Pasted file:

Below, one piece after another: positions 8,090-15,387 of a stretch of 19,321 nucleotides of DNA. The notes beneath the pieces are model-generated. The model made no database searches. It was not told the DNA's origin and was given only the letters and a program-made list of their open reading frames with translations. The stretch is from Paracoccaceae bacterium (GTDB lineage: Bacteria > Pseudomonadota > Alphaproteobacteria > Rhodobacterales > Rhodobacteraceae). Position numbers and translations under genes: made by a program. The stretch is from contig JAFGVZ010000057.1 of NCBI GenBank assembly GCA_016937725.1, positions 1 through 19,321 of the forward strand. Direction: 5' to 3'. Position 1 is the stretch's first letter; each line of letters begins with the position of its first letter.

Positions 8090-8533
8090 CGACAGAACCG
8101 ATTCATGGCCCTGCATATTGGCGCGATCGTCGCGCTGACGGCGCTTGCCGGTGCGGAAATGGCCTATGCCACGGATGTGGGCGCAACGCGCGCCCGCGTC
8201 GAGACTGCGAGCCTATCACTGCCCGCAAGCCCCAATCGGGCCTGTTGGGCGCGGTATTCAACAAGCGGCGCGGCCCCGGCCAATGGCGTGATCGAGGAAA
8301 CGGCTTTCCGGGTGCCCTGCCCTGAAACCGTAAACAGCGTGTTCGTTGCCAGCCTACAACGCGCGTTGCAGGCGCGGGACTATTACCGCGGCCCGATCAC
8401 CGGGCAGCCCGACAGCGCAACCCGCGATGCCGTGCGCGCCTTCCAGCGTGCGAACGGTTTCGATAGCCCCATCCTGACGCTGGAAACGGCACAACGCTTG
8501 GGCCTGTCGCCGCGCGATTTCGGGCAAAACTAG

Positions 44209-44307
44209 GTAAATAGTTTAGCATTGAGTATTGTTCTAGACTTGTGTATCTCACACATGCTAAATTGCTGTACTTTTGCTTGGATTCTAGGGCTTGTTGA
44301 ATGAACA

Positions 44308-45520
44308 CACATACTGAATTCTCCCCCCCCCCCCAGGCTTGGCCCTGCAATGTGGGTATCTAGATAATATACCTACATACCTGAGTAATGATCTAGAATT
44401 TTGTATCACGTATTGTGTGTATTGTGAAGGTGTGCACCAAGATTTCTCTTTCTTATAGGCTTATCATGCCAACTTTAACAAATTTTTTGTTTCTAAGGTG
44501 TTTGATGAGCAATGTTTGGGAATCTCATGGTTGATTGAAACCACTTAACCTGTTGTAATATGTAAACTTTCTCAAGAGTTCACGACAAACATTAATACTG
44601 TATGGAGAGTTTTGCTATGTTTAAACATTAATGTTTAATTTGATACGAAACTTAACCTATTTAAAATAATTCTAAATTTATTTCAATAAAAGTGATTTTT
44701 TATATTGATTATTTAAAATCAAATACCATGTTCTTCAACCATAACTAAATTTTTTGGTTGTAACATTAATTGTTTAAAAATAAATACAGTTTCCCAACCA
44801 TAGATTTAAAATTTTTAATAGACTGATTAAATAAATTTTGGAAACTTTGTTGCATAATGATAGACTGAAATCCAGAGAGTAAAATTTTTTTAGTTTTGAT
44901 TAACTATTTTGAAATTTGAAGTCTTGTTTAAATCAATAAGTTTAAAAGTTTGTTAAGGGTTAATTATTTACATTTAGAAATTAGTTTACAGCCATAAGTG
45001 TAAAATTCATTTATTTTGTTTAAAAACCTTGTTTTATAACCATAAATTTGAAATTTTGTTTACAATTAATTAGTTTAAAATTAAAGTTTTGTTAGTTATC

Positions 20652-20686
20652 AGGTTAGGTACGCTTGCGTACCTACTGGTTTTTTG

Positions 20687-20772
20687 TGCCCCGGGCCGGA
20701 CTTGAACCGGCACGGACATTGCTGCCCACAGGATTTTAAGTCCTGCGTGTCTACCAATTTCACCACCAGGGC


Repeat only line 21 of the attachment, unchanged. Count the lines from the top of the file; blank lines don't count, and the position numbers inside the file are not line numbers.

Positions 20652-20686